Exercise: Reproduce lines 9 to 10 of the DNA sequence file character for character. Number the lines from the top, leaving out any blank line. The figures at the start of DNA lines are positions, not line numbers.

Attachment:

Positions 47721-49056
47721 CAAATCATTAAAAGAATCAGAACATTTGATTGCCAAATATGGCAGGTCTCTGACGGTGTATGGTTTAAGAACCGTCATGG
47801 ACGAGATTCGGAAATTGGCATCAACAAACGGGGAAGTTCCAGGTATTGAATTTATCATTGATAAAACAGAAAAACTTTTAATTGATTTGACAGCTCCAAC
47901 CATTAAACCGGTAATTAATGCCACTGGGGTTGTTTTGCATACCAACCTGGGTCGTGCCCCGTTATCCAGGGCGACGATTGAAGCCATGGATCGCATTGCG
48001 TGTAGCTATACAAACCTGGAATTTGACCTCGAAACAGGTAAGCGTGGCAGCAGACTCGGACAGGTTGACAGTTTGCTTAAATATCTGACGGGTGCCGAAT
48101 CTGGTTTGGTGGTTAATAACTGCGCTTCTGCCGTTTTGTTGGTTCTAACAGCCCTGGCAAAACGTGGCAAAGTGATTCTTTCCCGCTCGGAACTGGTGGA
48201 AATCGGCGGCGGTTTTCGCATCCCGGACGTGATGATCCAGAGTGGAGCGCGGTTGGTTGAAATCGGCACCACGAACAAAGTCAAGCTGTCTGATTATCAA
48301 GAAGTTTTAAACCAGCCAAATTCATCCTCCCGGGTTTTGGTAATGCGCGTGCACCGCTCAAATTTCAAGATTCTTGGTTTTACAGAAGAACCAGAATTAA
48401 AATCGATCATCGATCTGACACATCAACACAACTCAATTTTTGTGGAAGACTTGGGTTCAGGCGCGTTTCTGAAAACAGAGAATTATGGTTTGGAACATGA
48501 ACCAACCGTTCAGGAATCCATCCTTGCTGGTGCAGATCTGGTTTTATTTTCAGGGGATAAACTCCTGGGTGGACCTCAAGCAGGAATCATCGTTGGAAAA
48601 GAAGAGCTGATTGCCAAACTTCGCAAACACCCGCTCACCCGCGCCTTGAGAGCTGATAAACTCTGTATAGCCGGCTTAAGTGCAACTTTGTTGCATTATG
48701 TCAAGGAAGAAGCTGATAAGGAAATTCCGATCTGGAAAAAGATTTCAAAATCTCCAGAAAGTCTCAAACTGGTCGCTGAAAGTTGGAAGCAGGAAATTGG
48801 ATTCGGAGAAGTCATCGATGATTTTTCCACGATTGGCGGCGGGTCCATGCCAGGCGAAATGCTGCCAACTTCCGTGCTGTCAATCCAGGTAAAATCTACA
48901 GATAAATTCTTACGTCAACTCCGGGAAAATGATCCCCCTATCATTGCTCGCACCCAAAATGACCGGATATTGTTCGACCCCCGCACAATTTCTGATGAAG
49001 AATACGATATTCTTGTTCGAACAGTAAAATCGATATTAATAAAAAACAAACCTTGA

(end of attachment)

48401 AATCGATCATCGATCTGACACATCAACACAACTCAATTTTTGTGGAAGACTTGGGTTCAGGCGCGTTTCTGAAAACAGAGAATTATGGTTTGGAACATGA
48501 ACCAACCGTTCAGGAATCCATCCTTGCTGGTGCAGATCTGGTTTTATTTTCAGGGGATAAACTCCTGGGTGGACCTCAAGCAGGAATCATCGTTGGAAAA